• Read about community conversations (See Try This community conversation page). Decide whether your group will be a conversation group where people come and go and all ideas are discussed or a purposeful community group with a specific agenda.
    • Try to involve people from a wide variety of groups and people who are in no group, volunteers as well as people with power to commit resources. Retired people and agency people. You want both involved. Aim for a mix.
    • Involve food whenever you can.  Healthy food at meetings helps. It creates a comfortable atmosphere for talking. An easy way to do it: Meet at a restaurant. Ask if they’ll fix group casseroles and offer low-cost group food for your meetings.

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      Jackson County’s Moovin’ and Groovin’ program has more than 700 members. Photo courtesy Moovin’ and Groovin.’

    • Give your group a meaningful name or a catchy name so you can be credited for what you do. You need to get your name out there to attract new people. That’s important for growth. Even if the group is housed at an agency, it needs a name that says something people can identify with: Create Buckhannon, Mission Braxton, Moovin’ and Groovin’.
    • Inventory your assets, what already exists. Recognize and applaud what people have already done. Make them feel appreciated. Any grant organization will expect you to have done an inventory, to prove you’re not reinventing the wheel.
    • Make it fun and/or interesting!  Include fun as often as possible. Put someone in charge of it. Think about it. What information do people want? Good speakers draw people.
    • Pick first projects that are easy and visible, such as planting trees or litter cleanup.  Create a walking challenge, bike ride series, a hula hoop tournament. Plant trees in places where people will see and enjoy them. “It’s important to get a reputation as a group that gets things done,” Buckhannon’s  C.J. Rylands said.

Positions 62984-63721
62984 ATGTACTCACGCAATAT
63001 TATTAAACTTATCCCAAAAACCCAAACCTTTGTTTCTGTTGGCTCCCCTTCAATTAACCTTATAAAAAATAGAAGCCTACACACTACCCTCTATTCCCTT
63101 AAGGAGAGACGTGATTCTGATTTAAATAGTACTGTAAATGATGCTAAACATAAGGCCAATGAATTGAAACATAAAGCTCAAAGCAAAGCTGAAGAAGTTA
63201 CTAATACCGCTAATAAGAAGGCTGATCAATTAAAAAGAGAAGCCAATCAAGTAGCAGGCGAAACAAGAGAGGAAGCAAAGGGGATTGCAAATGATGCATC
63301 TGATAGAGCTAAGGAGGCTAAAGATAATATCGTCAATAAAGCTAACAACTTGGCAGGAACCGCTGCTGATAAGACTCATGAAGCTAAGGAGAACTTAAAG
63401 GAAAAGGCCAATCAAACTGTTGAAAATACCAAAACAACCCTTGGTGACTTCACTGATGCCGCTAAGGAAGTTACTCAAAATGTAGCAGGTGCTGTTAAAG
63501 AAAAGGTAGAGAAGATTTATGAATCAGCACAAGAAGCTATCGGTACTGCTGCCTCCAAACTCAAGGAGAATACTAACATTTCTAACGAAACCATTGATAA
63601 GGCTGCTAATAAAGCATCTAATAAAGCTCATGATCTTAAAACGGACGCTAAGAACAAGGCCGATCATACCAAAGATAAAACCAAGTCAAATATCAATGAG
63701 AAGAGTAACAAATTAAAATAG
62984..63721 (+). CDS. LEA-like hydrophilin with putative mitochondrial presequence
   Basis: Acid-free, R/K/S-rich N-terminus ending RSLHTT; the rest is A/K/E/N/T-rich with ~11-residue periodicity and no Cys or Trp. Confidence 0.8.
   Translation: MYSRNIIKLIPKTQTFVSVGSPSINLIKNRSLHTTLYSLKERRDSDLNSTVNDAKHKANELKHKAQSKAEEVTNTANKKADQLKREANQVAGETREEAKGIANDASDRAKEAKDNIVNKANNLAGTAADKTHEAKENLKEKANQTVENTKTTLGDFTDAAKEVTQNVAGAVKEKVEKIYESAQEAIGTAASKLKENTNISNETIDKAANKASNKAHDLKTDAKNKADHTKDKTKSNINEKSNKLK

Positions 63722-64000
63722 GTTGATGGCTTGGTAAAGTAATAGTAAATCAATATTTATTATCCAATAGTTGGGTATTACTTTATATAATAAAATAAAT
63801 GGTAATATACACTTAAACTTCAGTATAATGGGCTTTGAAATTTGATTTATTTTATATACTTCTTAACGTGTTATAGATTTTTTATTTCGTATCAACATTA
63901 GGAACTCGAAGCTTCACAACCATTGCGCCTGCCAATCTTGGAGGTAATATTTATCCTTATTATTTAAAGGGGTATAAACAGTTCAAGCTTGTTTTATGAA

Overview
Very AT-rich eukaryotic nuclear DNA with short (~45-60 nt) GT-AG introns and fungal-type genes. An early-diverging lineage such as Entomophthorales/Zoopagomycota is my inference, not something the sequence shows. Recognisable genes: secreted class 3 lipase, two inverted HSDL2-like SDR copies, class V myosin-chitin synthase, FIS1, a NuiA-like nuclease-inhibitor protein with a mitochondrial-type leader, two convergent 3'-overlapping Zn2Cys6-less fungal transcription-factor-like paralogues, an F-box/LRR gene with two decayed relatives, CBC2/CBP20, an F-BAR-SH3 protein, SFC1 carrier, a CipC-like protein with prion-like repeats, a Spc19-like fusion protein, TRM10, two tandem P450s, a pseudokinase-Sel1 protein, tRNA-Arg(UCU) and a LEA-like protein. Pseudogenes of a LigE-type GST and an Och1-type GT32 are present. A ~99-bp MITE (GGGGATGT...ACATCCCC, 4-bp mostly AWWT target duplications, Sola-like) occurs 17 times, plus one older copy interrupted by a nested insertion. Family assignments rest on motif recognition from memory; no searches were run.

• Don’t lose a chance to praise each other and the overall effort.  Volunteers are working for nothing.  They can quit anytime.  If they feel appreciated, they’re less likely to do that. Make sure their names are in the newspaper articles.
    • Meet regularly so you don’t lose momentum.  Many groups meet monthly. Others think it’s important to meet more often. Consider starting a weekly lunchtime community conversation at a local restaurant. Food helps. Keep it open to all and let the agenda include whatever people want to bring up. Read the community conversation page.
    • When a new project is proposed, take it one step at a time.  Identify first steps, see who’s willing to take them and set a date for them to report back to the group. Often the first step is research on what needs to happen. The Try This site can help with that. Then ID the next step, see who’s willing to do it, and keep cycling that way.
  • Agree on things people will do between meetings and set report-back dates.  Make the steps small enough to accomplish in a week or two and make the report-back date reasonably soon.
  • If somebody wants to work on a project, let them, if the group doesn’t object to the project, especially if they can find two or three others who want to work on it with them, Set goals and dates for them to report back to the group.

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    The Healthy Clendenin group has done a walkability inventory of the town and is raising money for a new park. Photo courtesy Healthy Clendenin.